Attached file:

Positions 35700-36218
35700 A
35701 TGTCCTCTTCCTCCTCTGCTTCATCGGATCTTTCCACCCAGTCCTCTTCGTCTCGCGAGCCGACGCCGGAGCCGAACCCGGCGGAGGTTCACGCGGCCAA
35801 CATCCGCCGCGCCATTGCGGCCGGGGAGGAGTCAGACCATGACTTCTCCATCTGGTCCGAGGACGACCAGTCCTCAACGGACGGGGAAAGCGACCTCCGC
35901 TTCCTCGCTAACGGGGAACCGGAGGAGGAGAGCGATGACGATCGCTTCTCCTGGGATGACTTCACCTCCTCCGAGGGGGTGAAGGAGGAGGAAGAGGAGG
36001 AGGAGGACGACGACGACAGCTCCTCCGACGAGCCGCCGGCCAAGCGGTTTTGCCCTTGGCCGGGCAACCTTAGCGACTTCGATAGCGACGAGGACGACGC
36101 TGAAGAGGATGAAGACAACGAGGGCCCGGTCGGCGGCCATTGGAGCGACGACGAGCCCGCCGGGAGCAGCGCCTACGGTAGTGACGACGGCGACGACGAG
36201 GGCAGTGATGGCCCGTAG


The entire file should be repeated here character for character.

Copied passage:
Positions 35700-36218
35700 A
35701 TGTCCTCTTCCTCCTCTGCTTCATCGGATCTTTCCACCCAGTCCTCTTCGTCTCGCGAGCCGACGCCGGAGCCGAACCCGGCGGAGGTTCACGCGGCCAA
35801 CATCCGCCGCGCCATTGCGGCCGGGGAGGAGTCAGACCATGACTTCTCCATCTGGTCCGAGGACGACCAGTCCTCAACGGACGGGGAAAGCGACCTCCGC
35901 TTCCTCGCTAACGGGGAACCGGAGGAGGAGAGCGATGACGATCGCTTCTCCTGGGATGACTTCACCTCCTCCGAGGGGGTGAAGGAGGAGGAAGAGGAGG
36001 AGGAGGACGACGACGACAGCTCCTCCGACGAGCCGCCGGCCAAGCGGTTTTGCCCTTGGCCGGGCAACCTTAGCGACTTCGATAGCGACGAGGACGACGC
36101 TGAAGAGGATGAAGACAACGAGGGCCCGGTCGGCGGCCATTGGAGCGACGACGAGCCCGCCGGGAGCAGCGCCTACGGTAGTGACGACGGCGACGACGAG
36201 GGCAGTGATGGCCCGTAG